From outside one will always triumphantly impress theories upon the world and then fall straight into the ditch one has dug, but only from inside will one keep oneself and the world quiet and true. /FK (Contact: TBONotebooks at fastmail.fm. The Blue Octavo Notebooks welcomes mail, although we cannot guarantee a response. Your email may be posted in part on The Blue Octavo Notebooks unless otherwise requested.) Please enjoy the notebook entries, and thanks for reading.

Monday, November 10, 2003

Zionespresso? Mmmmm, spacibo! Or: Anti-Zionists drinking Zionist coffee? Oh, my!

Folks watching the pseudo-conference might appreciate this anecdote, a recent entry into the glorious annals of The Ohio State University Committee for Justice in Palestine. That would be the local anti-Israel coterie that’s hosting the farce over at the Ohio Union.

Aside: OSU CJP, as they like to be known, are better known as the small group of students who can occasionally be seen at High Street and 15th Avenue, usually on Fridays, holding various anti-themed signs while being staunchly ignored by everybody who passes by. One of their favorite signs, and probably their biggest, is a banner that has to be held by at least two people, which reads in huge letters, “OSU CJP — HOW LONG ‘TILL WE CARE?” Now, unless this is some sort of attempt at subversive, nonstandard spelling, they’ve got themselves a glaring typo about a foot high. Perhaps they meant “’til” or even “until” but who knows. A few weeks ago, being the nice guy that I am, I told them that their sign had a typo on it, thinking that I’d spare them the ignominy of this unintentional humor. But every time I’ve seen them holding this self-promoting monstrosity since then, it’s still had the typo, and now it’s become a bit of a running joke among a lot of folks. Needless to say, it’s embarrassing for the university to have students holding up protest banners with typos. But of course they just had to bring their banner to the Alan Dershowitz talk two weeks ago, where it would have been seen in all its misspelled glory by hundreds of people, and it was probably displayed this weekend. So: How long ‘til OSU CJP stops embarrassing the university with their misspelled sign? Probably until somebody fixes it for them.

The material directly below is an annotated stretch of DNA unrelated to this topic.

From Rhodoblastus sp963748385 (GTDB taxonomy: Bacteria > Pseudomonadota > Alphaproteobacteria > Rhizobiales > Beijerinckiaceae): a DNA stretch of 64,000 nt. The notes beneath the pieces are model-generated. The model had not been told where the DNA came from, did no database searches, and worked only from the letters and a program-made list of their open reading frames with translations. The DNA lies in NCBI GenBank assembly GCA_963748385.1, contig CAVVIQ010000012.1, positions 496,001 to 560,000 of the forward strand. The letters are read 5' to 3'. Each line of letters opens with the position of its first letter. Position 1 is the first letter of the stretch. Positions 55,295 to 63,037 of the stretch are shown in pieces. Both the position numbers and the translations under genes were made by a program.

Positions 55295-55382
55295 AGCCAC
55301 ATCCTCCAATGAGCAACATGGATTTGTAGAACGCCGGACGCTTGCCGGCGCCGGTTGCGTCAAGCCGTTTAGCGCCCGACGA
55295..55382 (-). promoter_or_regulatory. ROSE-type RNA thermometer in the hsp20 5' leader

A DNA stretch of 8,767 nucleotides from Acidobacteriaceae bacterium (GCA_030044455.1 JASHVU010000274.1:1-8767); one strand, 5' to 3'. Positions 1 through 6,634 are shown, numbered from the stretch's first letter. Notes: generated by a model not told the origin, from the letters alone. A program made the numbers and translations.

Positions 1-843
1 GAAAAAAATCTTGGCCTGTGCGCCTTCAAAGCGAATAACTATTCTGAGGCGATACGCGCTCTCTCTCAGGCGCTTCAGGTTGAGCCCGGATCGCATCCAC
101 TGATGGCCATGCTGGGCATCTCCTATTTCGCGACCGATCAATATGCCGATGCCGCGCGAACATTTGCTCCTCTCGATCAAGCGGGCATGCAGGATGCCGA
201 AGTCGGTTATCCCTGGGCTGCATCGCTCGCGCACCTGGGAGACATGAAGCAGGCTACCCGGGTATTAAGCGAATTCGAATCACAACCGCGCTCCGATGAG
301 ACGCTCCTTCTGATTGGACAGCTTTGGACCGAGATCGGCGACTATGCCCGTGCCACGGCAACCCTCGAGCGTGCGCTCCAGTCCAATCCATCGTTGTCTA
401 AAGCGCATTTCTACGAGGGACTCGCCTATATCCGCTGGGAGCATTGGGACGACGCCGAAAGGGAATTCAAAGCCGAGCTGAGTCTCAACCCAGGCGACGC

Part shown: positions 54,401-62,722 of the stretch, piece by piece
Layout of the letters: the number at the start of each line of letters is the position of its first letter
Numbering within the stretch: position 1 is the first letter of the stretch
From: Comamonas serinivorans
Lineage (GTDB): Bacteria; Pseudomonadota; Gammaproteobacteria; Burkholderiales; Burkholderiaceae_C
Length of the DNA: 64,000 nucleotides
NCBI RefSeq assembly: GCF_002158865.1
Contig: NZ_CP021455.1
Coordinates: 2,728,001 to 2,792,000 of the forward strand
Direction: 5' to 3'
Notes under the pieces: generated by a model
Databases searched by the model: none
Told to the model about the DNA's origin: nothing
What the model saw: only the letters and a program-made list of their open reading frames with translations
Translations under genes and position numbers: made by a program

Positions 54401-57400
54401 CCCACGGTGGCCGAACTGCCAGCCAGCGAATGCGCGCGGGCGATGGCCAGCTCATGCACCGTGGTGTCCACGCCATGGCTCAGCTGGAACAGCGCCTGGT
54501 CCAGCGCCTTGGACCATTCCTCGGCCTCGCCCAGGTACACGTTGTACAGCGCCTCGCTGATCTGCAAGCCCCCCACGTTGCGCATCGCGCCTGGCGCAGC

Anyway, the anecdote: I was at a coffee shop the Sunday evening before last, and at one point a vaguely familiar looking woman came in. I couldn't remember where I'd previously seen her, but then I realized that she was one of the student protesters I'd watched after the Alan Dershowitz talk at OSU. At one point, she’d been telling one of the half-dozen or so people who’d paid her and colleagues a few seconds of attention that, under international law, all refugees have the right to return to their homes after a conflict and yadda yadda yadda. Ah. I don't think she recognized me, because she sat down right next to me. Of everybody she could have sat by, she had to choose the undercover Mossad agent-in-training.

After a few minutes, I went outside to stretch my legs and walk around for a bit. About a minute after I walked out, she came outside with some guy, whom I recognized as being from the OSU Committee for Justice in Palestine (CJP). They chitchatted for about ten minutes. I made no effort to eavesdrop, but since they were talking rather loudly I couldn’t help but overhear a few things in passing.

Apparently the young woman--I don’t know if she's an undergraduate or a graduate student--or another one of their gang is in a political geography class of some sort. CJP was going to make a presentation to the class, but I guess another student or students complained or something or wanted someone else to present an alternate view to their propaganda, and the instructor ending up scrapping the whole idea. (Bloody Zionists, always ruining perfectly good opportunities for counter-factual indoctrination.)